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Google Says It's Not Actually Developing A New Flight Price-Comparison Tool

Ryanair CEO Michael O'Leary claimed it was happening, but Google says "we have nothing new to announce at this stage."

[Image: Flickr user Paolo Margari]

In an interview with the Independent, Ryanair CEO Michael O'Leary said Google is developing a flight price-comparison tool that he says will change how people book plane tickets and "blow comparison sites like Skyscanner out of the water."

O'Leary said the budget airline is sharing its pricing information with the search giant. His description of the travel tool doesn't sound fundamentally different from other price-comparison sites, such as Kayak, where users are directed to third-party sites to book their flights.

"Google will say, 'Here are the fares,' then you click straight through to Ryanair or someone else," he told the newspaper, adding that Google isn't charging participating airlines. Instead, it aims to build a comprehensive tool that isn't "limited or biased" in its search results.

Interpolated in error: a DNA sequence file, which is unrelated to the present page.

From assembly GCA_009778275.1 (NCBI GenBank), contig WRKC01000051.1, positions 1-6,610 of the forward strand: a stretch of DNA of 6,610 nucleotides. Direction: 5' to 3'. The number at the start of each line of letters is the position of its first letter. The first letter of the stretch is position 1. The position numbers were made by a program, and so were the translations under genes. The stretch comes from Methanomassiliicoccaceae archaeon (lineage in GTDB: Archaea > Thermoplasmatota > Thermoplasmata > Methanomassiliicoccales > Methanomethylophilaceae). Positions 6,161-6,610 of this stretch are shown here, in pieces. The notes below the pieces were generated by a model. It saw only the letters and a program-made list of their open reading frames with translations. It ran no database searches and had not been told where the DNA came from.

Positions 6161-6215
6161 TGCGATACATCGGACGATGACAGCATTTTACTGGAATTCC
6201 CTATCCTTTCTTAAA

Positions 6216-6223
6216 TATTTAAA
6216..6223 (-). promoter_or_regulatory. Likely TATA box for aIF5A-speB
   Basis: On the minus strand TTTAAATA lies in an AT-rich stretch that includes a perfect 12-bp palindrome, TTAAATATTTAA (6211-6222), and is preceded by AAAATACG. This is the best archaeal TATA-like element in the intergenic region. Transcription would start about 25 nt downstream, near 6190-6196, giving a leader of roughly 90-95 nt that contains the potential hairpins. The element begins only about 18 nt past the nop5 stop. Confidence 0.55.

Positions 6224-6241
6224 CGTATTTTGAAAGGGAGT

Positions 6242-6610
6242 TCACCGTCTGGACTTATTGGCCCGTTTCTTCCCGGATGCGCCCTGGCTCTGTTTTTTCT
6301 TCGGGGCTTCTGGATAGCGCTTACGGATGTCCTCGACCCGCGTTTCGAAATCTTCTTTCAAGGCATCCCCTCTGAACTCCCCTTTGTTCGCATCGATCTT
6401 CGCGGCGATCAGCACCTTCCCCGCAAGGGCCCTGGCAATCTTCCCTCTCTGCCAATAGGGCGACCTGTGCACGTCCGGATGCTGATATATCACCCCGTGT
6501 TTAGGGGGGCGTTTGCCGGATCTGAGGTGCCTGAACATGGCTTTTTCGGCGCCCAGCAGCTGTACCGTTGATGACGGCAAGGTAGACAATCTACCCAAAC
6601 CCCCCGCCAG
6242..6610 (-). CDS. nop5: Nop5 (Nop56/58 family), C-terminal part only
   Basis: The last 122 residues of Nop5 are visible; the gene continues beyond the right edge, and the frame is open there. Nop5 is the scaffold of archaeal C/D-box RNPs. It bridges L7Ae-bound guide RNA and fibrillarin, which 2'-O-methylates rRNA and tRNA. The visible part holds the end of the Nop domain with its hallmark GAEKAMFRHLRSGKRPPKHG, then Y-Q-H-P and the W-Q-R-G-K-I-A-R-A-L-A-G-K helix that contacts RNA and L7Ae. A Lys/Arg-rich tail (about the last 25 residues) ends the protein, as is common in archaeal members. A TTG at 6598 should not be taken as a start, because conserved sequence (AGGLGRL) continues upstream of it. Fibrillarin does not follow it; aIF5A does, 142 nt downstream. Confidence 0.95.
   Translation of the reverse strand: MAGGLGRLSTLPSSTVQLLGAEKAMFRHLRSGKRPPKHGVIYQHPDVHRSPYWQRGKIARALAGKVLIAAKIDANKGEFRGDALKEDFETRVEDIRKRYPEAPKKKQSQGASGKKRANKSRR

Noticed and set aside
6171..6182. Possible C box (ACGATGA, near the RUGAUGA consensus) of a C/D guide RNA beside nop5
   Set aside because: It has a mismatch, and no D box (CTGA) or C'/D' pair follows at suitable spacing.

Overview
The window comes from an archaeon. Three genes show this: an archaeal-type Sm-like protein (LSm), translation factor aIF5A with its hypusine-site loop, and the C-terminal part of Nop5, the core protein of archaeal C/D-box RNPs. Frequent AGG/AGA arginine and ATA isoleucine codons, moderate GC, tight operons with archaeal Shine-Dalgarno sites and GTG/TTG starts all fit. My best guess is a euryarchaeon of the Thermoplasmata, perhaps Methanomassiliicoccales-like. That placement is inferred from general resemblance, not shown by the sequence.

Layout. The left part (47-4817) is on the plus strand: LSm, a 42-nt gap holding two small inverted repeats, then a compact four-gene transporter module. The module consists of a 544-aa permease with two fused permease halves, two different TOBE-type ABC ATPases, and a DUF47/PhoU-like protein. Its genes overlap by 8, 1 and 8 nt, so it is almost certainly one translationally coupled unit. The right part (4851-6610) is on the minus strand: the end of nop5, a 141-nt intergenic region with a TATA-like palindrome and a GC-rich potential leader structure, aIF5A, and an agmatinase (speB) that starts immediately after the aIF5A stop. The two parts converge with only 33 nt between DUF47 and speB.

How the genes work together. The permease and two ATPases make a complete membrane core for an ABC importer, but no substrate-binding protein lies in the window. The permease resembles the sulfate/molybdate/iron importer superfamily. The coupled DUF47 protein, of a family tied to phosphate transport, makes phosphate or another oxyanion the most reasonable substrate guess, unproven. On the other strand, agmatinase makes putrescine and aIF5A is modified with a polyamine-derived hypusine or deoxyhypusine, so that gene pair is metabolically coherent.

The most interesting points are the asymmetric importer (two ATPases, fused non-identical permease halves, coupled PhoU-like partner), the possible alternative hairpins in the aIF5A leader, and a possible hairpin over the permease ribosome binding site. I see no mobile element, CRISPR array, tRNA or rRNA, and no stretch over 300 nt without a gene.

Update: It seems like O'Leary's claims are a bit overblown. In a statement provided to Fast Company, a Google spokesperson said O'Leary's comments refer to the company's existing Flight Search tool, which launched in the U.S. in 2011 and expanded to the U.K. in March 2013.

We already have relationships with a number of airlines across the world but are always looking to improve the results by signing deals with more. We have nothing new to announce at this stage.

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